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Diss Factsheets

Administrative data

Endpoint:
acute toxicity: inhalation
Type of information:
experimental study
Adequacy of study:
key study
Study period:
1974
Reliability:
2 (reliable with restrictions)
Rationale for reliability incl. deficiencies:
other: Meets generally accepted scientific standards, well documented and acceptable for assessment.

Data source

Reference
Reference Type:
study report
Title:
Unnamed
Year:
1974
Report date:
1974

Materials and methods

Test guideline
Qualifier:
equivalent or similar to guideline
Guideline:
OECD Guideline 403 (Acute Inhalation Toxicity)
GLP compliance:
not specified
Test type:
standard acute method
Limit test:
no

Test material

Constituent 1
Chemical structure
Reference substance name:
2-chlorobenzonitrile
EC Number:
212-836-5
EC Name:
2-chlorobenzonitrile
Cas Number:
873-32-5
Molecular formula:
C7H4ClN
IUPAC Name:
2-chlorobenzonitrile
impurity 1
Reference substance name:
unknown
IUPAC Name:
unknown
Test material form:
solid

Test animals

Species:
rat
Strain:
other: SPF albino
Sex:
male/female

Administration / exposure

Route of administration:
inhalation: aerosol
Type of inhalation exposure:
whole body
Vehicle:
other: propylene glycol
Analytical verification of test atmosphere concentrations:
no
Remarks:
The highest concentration being possible in air was calculated from the results of weighings of the solution, converted to pure, undissolved sample material.
Duration of exposure:
4 h
Concentrations:
440 mg/m³ (highest concentration possible)
No. of animals per sex per dose:
five animals per sex (only one dose)
Control animals:
no

Results and discussion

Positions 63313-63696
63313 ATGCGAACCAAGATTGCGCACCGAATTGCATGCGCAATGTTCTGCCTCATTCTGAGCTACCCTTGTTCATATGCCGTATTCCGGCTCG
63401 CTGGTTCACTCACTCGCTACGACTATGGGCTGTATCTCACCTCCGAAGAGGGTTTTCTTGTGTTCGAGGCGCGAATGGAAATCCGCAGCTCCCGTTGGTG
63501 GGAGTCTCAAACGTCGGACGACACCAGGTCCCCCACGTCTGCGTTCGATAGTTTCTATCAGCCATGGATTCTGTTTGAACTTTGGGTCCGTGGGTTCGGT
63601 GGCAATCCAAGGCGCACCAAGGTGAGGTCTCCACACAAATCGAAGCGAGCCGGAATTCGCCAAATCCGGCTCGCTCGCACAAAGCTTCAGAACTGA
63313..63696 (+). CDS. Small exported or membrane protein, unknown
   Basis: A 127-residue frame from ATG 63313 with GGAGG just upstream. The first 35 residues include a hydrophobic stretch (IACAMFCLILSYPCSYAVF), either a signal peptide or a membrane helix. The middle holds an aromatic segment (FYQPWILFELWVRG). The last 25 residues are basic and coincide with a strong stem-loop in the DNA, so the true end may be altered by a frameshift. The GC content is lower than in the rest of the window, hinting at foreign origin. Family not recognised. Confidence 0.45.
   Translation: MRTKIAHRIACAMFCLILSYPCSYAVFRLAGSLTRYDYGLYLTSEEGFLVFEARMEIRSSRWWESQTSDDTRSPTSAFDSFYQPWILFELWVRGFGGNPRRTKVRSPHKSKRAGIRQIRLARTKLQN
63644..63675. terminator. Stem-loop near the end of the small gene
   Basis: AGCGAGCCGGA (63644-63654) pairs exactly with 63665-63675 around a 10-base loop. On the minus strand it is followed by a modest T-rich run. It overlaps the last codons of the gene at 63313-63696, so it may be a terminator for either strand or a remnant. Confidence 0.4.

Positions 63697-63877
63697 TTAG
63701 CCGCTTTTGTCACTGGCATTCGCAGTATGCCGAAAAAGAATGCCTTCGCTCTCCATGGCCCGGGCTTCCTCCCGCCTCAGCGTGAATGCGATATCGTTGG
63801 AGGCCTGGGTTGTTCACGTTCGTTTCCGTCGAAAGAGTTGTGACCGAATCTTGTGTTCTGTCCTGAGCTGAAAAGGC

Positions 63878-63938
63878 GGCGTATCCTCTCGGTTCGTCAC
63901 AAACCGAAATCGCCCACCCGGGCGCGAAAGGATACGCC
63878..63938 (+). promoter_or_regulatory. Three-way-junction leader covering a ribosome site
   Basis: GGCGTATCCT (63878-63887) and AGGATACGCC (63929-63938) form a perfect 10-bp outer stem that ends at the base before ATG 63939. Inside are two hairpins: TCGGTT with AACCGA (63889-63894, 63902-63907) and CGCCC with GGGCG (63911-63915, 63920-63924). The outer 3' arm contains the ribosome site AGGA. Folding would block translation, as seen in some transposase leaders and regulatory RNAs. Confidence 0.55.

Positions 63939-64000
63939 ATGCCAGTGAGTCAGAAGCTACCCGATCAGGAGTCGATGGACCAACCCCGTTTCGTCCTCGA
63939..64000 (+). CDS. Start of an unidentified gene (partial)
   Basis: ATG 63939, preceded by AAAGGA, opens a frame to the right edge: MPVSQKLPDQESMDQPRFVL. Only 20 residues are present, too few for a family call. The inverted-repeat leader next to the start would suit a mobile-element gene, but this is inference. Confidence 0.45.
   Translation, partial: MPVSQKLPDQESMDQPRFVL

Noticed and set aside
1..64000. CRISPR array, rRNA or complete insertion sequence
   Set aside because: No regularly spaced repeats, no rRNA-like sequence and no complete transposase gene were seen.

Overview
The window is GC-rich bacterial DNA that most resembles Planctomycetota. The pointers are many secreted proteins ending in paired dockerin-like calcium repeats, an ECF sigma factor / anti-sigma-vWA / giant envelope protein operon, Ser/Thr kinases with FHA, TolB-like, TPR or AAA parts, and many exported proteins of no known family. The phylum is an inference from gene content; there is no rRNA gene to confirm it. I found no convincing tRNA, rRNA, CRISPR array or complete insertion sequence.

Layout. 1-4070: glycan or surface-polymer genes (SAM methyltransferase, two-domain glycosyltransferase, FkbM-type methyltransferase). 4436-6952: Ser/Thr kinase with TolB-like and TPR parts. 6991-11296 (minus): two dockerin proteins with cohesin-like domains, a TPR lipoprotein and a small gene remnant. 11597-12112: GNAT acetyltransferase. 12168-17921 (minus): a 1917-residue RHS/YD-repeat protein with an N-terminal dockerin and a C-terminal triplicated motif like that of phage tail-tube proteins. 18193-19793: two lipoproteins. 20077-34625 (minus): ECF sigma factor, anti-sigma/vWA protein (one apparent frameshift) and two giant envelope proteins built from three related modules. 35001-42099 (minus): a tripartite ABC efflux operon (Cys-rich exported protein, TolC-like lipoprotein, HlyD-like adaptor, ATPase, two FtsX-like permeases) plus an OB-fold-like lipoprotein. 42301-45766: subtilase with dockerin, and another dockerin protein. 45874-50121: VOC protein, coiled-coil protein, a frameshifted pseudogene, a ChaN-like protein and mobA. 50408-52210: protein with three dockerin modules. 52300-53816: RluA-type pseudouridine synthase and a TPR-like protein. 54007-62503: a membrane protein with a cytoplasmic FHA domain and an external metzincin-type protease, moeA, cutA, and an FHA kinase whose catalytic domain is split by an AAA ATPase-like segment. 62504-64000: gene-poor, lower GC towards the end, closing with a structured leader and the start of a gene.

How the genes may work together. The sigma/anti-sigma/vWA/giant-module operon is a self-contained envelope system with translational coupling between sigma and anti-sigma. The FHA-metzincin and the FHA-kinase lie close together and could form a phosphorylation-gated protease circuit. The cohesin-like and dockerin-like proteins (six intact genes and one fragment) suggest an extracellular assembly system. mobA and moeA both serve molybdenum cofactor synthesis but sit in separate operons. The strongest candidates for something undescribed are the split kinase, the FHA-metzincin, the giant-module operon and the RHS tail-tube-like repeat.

Effect levels
Key result
Sex:
male/female
Dose descriptor:
LC0
Effect level:
>= 440 mg/m³ air
Exp. duration:
4 h

Applicant's summary and conclusion

Interpretation of results:
GHS criteria not met
Conclusions:
2-Chlorobenzonitrile presents little acute inhalation hazard.
Executive summary:

The aim of this study was to determine the 4-hour acute inhalation toxicity of 2-Chlorobenzonitrile. Five male and female rats each were exposed (whole body) to the test atmosphere generated by dispersing 2-Chlorobenzonitrile in nine parts propylene glycol to a fine mist by means of an aerodynamic nozzle nebulizer. The mist was passed through a glass exposure cylinder of 15 L capacity at a rate of 1.5 m³/h. The rats were exposed to the highest concentration of 2-Chlorobenzonitrile possible, being 440 mg/m³.

Clinical signs were recorded during exposure and daily thereafter for 14 days. At termination of the study, all surviving animals were subjected to gross necropsy.

Neither mortality nor injury was observed in any of the rats. After the 14 day observation period, at autopsy macroscopical examination did not reveal any deleterious effects.

From the results of the present acute inhalation toxicity test with rats it appeared that a 4 hour exposure to a fine dispersion of 2-Chlorobenzonitrile at a concentration of 440 mg/m³ of air produced no mortality or grossly visible injury. As it is unlikely that the substance will occur at higher concentrations in practice, this results indicates that the product presents little acut inhalation hazard.

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